Since then, no one has gotten to ride on the 7 train since the MTA hasn’t been able to move past a few key problems. The long wait for revenue service, we learned today, should be over before summer ends. The MTA expects to open the 7 line extension by September 13 — presumably of 2015. As the agency has no plans to host a ribbon-cutting during the dog days of August, it’s possible that the new stop will open before September 13, but as they did with the Fulton St. Transit Center, it seems likely that Sunday, September 13 — Erev Rosh Hashanah — will be the big day for the mayor’s pet project.
It’s hard to view this as anything other than a relief. The MTA has the proverbial egg on its face due to its inability to get this project across the finish line until nearly 21 months after Bloomberg’s ride, and the project itself is marred by a costly game of chicken in which neither the city nor the MTA blinked over the $500 million cost-saving measure to cancel the plans for a second station at 10th Ave. and 41st. Though provisioning is in place for a side-platform station should the money materialize, there are no immediate plans in the works for anyone to fund or build this station.
In honor of the eventual opening, let’s take a look back at all the times the MTA promised to open the 7 line extension starting with the plan to build the Jets a new stadium atop the Hudson Yards and bring the Olympics to New York City. In 2005, as those plans percolated through MTA Board actions and various lawsuits, the MTA promised to open the 7 line extension before any potential Summer Olympics in 2012. Obviously, they missed that deadline.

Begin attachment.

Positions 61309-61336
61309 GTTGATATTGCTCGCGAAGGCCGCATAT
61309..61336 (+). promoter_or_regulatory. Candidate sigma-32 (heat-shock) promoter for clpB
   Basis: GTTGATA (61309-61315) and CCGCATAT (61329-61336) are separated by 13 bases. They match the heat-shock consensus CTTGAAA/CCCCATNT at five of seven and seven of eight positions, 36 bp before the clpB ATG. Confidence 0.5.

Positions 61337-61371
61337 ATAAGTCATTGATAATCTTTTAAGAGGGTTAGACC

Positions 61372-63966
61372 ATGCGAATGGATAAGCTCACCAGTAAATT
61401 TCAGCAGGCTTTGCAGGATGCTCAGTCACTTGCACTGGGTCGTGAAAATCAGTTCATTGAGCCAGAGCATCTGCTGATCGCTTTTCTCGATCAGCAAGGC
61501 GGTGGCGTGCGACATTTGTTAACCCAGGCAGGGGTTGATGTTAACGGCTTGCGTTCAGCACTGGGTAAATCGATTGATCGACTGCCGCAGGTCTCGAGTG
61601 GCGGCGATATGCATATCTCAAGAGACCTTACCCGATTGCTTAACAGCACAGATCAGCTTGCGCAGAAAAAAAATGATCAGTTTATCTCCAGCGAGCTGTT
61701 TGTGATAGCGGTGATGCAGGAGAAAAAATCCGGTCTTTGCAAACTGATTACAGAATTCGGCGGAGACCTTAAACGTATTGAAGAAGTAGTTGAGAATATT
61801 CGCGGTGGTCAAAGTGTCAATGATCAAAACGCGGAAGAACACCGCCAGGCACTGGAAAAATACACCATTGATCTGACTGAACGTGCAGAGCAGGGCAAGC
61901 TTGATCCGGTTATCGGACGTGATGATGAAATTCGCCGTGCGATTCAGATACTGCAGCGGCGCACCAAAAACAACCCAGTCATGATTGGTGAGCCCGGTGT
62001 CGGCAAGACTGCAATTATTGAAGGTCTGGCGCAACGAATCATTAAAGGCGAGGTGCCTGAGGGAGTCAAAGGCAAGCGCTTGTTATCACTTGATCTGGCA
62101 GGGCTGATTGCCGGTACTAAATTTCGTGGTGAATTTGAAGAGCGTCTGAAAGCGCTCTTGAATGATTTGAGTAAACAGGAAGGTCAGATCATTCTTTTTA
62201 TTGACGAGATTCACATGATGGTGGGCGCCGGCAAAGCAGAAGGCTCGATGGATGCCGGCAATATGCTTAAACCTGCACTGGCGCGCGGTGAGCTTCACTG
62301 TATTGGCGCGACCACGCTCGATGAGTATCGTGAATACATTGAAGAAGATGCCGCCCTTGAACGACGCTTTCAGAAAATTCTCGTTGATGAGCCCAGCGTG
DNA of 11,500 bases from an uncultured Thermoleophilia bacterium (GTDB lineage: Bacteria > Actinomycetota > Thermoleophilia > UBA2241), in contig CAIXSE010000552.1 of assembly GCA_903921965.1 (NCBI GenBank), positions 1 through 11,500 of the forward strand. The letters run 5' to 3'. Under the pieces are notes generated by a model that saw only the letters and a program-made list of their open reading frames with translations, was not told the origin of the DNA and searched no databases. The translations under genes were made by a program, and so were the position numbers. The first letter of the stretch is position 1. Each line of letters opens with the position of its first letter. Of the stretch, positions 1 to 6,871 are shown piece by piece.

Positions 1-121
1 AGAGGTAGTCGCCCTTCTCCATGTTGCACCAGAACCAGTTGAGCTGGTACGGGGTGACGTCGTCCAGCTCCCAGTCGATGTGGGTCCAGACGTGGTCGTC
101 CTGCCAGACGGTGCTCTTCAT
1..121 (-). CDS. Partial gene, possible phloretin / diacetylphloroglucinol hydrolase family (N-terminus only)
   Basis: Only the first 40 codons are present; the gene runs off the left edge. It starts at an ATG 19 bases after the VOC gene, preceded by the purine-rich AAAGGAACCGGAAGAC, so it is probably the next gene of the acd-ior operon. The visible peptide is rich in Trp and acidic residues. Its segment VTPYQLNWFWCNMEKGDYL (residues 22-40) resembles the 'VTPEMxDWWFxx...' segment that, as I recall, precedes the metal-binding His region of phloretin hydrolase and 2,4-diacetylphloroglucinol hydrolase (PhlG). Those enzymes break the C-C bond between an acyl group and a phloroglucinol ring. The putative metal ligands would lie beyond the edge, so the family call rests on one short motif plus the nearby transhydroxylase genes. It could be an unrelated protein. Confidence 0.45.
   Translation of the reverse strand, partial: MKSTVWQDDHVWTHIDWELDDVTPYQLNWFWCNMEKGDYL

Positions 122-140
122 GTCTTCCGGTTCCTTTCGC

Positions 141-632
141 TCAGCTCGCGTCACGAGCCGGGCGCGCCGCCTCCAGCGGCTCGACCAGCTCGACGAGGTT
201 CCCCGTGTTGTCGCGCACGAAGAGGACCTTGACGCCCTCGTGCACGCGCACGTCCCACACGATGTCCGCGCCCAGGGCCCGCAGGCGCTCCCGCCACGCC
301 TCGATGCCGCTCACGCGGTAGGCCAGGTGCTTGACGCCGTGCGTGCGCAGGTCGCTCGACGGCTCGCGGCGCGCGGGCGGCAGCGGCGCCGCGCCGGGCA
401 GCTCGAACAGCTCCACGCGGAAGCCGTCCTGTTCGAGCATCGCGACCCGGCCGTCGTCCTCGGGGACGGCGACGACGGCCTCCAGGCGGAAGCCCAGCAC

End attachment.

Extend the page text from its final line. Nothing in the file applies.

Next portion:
In mid-2010 as work continued on the project, the MTA’s deadline had already slipped to June of 2013, but that was a short-lived target. By early 2012, MTA Capital Construction President Michael Horodniceanu said the 7 line would likely be in testing by the end of 2013 and open for revenue service in 2014. In early 2013, Mayor Bloomberg threatened to push the 7 train himself if it meant running trains before he left office, and that is basically what he did.
During Bloomberg’s press conference, the MTA stated that they expected a summer 2014 opening date, but as we know, that too proved elusive. In January of 2014, the MTA predicated a late summer/early fall opening; in February of 2014, the MTA predicated a November opening; and in June of 2014, the MTA predicted an early 2015 opening, a timeline later firmed up in September.
It didn’t stop there. In December, the MTA discussed an opening during the second quarter of 2014, and in April, the agency pushed that back to the third quarter. And that’s where we stand now. Despite this tortured history, I wouldn’t bet against a September opening. The MTA is performing the final tests, and officials don’t usually set a firm date as they did today without ample faith in that decision. Still, stranger things have happened.